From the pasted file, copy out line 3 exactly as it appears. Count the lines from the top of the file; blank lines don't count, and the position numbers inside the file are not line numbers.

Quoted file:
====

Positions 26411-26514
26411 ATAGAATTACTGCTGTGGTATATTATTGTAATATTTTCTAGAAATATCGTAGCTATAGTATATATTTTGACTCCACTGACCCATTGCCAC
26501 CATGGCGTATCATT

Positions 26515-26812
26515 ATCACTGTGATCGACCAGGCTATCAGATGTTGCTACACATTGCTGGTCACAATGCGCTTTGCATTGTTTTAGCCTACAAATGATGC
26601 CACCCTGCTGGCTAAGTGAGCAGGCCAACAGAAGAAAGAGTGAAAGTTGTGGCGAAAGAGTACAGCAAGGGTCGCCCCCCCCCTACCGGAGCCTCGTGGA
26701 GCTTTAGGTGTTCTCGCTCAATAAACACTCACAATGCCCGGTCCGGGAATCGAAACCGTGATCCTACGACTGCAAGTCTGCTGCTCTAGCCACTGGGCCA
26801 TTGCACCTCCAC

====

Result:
26501 CATGGCGTATCATT